These days, GI rights counseling coordinator Bill Galvin is getting at least four or five calls a day from soldiers saying, “I’ve gotten orders to go to Iraq and I don’t want to go.” In the last few weeks, Galvin has seen a marked increase in the calls to his section of the GI Rights Hotline, at the Center for Conscience and War in Washington, D.C. Many are from people who have already served in Iraq and Afghanistan. “The things they have witnessed and experienced – they don’t want to do it again,” and many question the entire war policy, he told the World in a recent phone interview. People who are being sent back are saying, “Uh-uh, I’m not going.”
Galvin said his office, which handles about 10 percent of the national GI Rights Hotline calls, currently has 30 to 40 conscientious objector applicant cases pending. That doesn’t count people who requested information, or those who “find some other way out,” including going AWOL, Galvin said.
Nationally, the hotline has been getting an average of 3,000 calls a month so far this year, up from a 2,400 monthly average last year, according to GI Rights Program Coordinator Teresa Panepinto, at the Central Committee of Conscientious Objectors, based in the Bay Area.
Lenore Yarger, a GI rights counselor at Quaker House in Fayetteville, N.C., says this January her office had the largest call volume since the hotline started in 1995 – 220 calls in which counselors actually talked to people. That does not count messages for which no direct contact was made. The numbers have continued high since then, ranging from 150 to over 200 a month that “we actually talk to,” she told the World. “The highest levels are becoming more and more normal.” The callers want to know how they can get discharged from the military. Increasingly they are asking about medical and psychiatric discharges, she said. Her office is currently working with seven or eight conscientious objector applicants.
Redeployment orders are taking a tremendous toll on people, Yarger said. They may have already served in Afghanistan, then been sent to Iraq, then are being sent back again, with four months or less between. “These are people returning from combat, not liking what they’ve seen, and not wanting to go back,” she said. “What we see increasingly is, they don’t like what they’ve been asked to do and don’t want to continue.”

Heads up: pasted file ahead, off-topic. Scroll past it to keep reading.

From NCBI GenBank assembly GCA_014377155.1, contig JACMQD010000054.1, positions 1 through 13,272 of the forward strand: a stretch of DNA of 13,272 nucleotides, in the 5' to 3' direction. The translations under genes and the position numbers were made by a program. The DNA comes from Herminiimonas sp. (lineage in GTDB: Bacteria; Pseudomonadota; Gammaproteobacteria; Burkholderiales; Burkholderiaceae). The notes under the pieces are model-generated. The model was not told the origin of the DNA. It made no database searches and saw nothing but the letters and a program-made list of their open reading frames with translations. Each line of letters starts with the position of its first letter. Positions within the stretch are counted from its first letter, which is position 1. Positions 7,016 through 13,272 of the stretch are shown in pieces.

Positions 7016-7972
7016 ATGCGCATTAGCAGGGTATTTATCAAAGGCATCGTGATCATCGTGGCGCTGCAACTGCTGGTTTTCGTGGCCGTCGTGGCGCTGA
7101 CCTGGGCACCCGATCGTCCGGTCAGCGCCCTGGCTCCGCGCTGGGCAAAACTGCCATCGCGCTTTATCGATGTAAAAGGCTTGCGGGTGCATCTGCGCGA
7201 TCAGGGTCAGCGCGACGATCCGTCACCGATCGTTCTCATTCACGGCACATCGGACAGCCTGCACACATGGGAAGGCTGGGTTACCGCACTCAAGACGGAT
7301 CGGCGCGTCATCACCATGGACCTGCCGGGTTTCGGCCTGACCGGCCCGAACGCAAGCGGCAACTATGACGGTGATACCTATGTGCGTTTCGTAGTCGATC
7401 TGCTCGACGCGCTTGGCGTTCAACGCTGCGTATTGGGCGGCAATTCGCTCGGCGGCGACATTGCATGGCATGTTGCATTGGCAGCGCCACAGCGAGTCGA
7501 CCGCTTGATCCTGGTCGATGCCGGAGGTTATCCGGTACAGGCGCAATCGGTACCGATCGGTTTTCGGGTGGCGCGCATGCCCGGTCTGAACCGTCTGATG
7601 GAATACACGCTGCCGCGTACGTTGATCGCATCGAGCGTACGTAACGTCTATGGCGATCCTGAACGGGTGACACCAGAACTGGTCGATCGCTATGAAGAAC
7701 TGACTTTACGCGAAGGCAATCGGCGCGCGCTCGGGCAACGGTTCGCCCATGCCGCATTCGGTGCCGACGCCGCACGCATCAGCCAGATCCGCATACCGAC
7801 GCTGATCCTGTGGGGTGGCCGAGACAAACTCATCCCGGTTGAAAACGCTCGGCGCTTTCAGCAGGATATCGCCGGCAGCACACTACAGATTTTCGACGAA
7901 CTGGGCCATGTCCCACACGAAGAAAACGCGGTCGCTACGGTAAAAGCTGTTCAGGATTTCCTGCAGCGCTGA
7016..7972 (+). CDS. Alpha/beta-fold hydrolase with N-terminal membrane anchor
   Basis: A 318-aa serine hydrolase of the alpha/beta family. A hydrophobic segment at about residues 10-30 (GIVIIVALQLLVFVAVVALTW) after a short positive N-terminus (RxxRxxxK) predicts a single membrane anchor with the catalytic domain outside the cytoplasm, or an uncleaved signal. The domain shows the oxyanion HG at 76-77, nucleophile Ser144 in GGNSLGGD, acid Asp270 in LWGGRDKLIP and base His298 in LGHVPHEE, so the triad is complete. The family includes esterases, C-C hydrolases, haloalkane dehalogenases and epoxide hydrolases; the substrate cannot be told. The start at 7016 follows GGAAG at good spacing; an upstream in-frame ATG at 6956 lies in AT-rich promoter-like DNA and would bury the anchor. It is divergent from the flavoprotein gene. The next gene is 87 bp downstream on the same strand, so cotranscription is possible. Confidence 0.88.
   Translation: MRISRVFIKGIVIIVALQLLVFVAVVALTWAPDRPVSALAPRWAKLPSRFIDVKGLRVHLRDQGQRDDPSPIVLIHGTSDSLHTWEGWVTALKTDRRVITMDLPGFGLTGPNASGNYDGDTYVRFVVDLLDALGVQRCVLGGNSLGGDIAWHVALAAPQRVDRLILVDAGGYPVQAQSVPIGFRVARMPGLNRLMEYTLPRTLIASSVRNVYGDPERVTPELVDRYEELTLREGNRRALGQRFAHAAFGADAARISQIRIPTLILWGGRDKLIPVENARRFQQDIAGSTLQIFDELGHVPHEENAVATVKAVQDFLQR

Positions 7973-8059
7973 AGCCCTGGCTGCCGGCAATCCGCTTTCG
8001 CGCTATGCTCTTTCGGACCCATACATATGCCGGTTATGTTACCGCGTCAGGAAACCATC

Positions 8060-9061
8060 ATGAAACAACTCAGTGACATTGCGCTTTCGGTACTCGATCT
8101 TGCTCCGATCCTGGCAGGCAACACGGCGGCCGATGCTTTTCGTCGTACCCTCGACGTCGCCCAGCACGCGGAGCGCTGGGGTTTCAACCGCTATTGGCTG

“It’s not just Abu Ghraib,” she added. “They’re seeing civilians and children killed. It really bothers them.” Post-traumatic stress syndrome is a growing issue, she said.
Vietnam veteran Barry Romo says his organization, Vietnam Veterans Against the War, is getting “numerous” calls and e-mails from troops asking about everything from conscientious objector status to medical discharges. A major refrain, he says, is “I don’t want to go back on a second tour.”
Army units that completed a year in combat are now being sent back for more. One Pennsylvania unit that had its Iraq deployment renewed has now served there more than 500 days straight, Romo noted. Another unit served a year in Afghanistan, came home, then 90 days later was sent to Iraq. Earlier this month the Pentagon ordered that soldiers whose service is about to end cannot leave if their units are ordered to go to Iraq or Afghanistan. Under this “stop loss” order, these soldiers will have to remain through the deployment, which could be another year or more, and up to three months after they return. An earlier “stop loss” order issued last fall applied to troops already serving in Iraq.
“It’s absolutely immoral,” Romo told the World. During the Vietnam War, people served their one year and it was over, he said. “Now, they’re facing never-ending war.” The latest stop loss order affects 40,000 people who should be able to retire or be released, he said. Instead, they are being held against their will.
Addressing President Bush, Romo asked angrily, “You keep talking about how patriotic the troops are. Why aren’t you saying there will be no back-to-back tours, no extended tours, no second tours?”
Even 30-year-plus Army “lifers” are complaining, Romo said. The e-mails he is seeing are upset about “everything from ‘war is wrong,’ to ‘I don’t want to kill people,’ to ‘I spent my time over there and I don’t want to go back.’”
The author can be reached at email@example.com here for Spanish text